All in all, I was disappointed in Happily N’ever After 2 – Snow White: Another Bite at the Apple. I can only really give it 1 out of 4 stars. Though my kids appreciated it, I wish that it had some of the fun of the first movie and less attitude this time around. If you’re interested, I recommend you check it out at your local video rental store before buying it outright.


p.s. If you must pick one of these up, I recommend the first one and not the sequel.

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DVD Review: Ace Ventura Jr: Pet Detective

Hey all…

When I first heard about Ace Ventura Jr.: Pet Detective, I was very concerned. After Jim Carrey‘s hilarious turn as pet detective Ace Ventura back in 1994’s Ace Ventura: Pet Detective and again in Ace Ventura: When Nature Calls in 1995, how could you introduce a kid movie into the series? Well, it turned it out it wasn’t as bad as I thought! (Not terrific, but not as bad as it might have been!)


Ace Ventura Jr.: Pet Detective features Josh Flitter as young Ace Ventura Jr., Emma Lockhart as his school-age crush Laura, and Austin Rogers as braniac A-Plus. Ace Jr. is of course afflicted with the Ventura curse — the need to help animals. As such, he is on the case when pets are disappearing from kids all around the school and for a string of famous pets goes missing, including a panda on loan from China. Ace’s mom (played by Ann Cusack), a trainer at the local zoo, is implicated in the disappearance and goes to jail… Who must save the animals and his mother? Ace Jr. of course!

Honestly this was a fun movie, especially for kids. Ace Jr. gets into and out of jams throughout the entire film, most of which involve animals. It was a good mix of slapstick and animal-related comedy.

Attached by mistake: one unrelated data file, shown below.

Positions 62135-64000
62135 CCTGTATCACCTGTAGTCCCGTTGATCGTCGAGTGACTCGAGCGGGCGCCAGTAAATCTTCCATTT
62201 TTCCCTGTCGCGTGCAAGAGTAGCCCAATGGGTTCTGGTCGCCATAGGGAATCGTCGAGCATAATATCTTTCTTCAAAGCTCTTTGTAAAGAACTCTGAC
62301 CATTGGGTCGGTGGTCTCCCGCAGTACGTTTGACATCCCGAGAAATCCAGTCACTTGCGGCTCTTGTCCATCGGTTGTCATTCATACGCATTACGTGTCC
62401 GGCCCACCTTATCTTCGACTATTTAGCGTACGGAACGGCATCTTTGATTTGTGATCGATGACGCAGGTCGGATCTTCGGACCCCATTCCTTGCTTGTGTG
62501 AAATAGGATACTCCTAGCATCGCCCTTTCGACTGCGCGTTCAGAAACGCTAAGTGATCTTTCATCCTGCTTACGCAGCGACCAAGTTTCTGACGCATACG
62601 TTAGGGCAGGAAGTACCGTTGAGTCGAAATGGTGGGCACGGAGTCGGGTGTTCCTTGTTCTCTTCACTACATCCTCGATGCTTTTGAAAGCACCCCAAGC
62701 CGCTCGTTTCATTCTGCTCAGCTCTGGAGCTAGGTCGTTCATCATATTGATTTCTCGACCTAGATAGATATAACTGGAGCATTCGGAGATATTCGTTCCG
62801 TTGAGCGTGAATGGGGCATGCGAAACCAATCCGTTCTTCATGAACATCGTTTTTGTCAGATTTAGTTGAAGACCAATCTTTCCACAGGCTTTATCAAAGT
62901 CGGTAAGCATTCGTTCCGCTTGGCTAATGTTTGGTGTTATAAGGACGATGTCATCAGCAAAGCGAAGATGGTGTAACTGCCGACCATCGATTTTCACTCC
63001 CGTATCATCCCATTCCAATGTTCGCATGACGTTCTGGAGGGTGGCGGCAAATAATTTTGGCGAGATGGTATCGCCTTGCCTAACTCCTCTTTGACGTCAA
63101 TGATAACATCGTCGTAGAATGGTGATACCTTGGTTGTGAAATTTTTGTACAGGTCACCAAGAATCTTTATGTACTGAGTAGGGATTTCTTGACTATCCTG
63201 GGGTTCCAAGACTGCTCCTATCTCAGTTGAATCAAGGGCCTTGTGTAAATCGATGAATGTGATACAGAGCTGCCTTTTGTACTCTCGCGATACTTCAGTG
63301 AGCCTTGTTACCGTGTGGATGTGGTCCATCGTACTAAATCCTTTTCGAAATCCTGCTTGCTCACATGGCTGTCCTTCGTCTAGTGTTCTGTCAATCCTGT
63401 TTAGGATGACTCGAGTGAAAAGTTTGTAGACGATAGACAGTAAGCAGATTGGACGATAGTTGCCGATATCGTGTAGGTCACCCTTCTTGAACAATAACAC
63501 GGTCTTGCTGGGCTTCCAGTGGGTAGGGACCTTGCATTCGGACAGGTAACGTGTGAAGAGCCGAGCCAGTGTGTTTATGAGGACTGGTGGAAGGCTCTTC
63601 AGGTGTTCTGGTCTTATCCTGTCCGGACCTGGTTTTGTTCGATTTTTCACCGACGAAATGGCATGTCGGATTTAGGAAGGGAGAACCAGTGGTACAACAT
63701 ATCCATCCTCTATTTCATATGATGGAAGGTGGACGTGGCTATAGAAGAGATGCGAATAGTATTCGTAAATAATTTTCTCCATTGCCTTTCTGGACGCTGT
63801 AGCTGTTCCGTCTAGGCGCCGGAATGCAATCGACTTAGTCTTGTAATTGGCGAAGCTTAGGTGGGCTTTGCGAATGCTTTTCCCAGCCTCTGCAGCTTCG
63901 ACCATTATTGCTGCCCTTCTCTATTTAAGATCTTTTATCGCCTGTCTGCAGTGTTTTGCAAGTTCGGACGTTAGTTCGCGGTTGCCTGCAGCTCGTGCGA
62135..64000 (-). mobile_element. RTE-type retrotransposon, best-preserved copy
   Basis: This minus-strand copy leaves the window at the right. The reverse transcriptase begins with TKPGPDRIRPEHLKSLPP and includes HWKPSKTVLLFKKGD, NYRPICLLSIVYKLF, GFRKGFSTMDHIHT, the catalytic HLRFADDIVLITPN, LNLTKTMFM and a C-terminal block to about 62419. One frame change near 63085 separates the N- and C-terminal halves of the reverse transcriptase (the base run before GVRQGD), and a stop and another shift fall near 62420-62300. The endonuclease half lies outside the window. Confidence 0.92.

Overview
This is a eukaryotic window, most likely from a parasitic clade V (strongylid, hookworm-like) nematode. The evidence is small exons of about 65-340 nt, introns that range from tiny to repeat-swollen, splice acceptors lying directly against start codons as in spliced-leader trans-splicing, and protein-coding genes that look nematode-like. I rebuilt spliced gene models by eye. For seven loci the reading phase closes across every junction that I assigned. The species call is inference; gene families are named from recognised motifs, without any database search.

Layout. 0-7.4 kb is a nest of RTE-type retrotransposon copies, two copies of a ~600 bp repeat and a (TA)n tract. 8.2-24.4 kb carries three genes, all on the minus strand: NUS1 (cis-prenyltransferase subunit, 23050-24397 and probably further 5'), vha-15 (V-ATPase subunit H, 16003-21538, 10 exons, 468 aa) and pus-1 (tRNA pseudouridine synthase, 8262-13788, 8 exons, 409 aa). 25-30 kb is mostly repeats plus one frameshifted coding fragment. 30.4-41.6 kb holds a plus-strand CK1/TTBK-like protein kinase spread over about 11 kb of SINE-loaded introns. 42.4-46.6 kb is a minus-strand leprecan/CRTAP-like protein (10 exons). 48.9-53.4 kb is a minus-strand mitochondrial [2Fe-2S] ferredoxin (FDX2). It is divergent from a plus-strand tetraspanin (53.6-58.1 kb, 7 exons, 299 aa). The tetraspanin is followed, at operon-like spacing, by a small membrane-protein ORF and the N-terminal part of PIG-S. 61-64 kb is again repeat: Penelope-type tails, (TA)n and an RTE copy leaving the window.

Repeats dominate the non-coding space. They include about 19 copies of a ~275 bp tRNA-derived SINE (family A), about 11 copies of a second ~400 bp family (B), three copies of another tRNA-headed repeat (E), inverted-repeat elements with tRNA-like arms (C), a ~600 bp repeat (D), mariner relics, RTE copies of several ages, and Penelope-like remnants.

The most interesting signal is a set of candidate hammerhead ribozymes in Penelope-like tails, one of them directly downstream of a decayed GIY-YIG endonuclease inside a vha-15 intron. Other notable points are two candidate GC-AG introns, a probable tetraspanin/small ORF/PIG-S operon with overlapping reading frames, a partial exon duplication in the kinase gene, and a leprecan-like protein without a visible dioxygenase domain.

You could tell Flitter had fun in the role as Ace Jr. He was in Nancy Drew as Corky Veinshtein with Emma Roberts back in 2007 and has done some voice-over work in Air Buddies, Snow Buddies, Horton Hears a Who!, and Space Buddies. He’s definitely a busy young teenager!

I found it interesting how they worked the Ace Ventura story into his background. Poor Ace is lost in the Bermuda Triangle it seems, but is in fact Ace Jr.’s dad. And Grandpa Ventura (Ralph Waite) came in to tell the lad of his family heritage. All of them had that weird hair disorder Ace suffered from, so it was kind of cute.

In addition to the movie, there are a ton of extras on the DVD.

The Gag Reel was actually amusing. Any time you have a movie with kids and animals, you’re going to have bloopers. Ace Jr. was no exception to the rule!

A number of Extended Scenes are also included. Most of them are pretty easy to see why they didn’t make the final cut, but a few are cute. There’s one with A-Plus and Ace Jr. in A-Plus’ secret lair in the school where A-Plus talks about his dad, a government agent, who disappeared at Roswell, NM. And another which looks like it should go at the end of the movie where Ace Jr. and Grandpa Ventura are asked by some Men In Black (MIBs) to help them with a missing animal case.

“Ace and His Animals” goes into detail about some of the many (and I do mean many) animals used in the making of the film. Everything from skunks and turtles, to monkeys, birds, cats, and dogs. Everyone involved in the film seemed to have a good appreciation for the animals, and the animal coordinator and trainer certainly had their hands full during filming!

“Ace Ventura Jr: The Inside Story” is a mockumentary, with interviews for a fake news channel (7 News) of various characters in the movie, including Russell Hollander (from the National Bureau of Fish & Wildlife), Pennington Jr. (classmate of Ace Jr.’s), Dr. Sickinger (scientist and main suspect in the missing panda case for most of the movie), Pennington Sr. (billionaire), and others. It’s actually quite a fun way to get a different view of Ace Jr.’s character.

“Austin and Emma” features Josh Flitter, Emma Lockhard, and Austin Rogers talking about working with one another and having fun. It appears they had a great chemistry on set.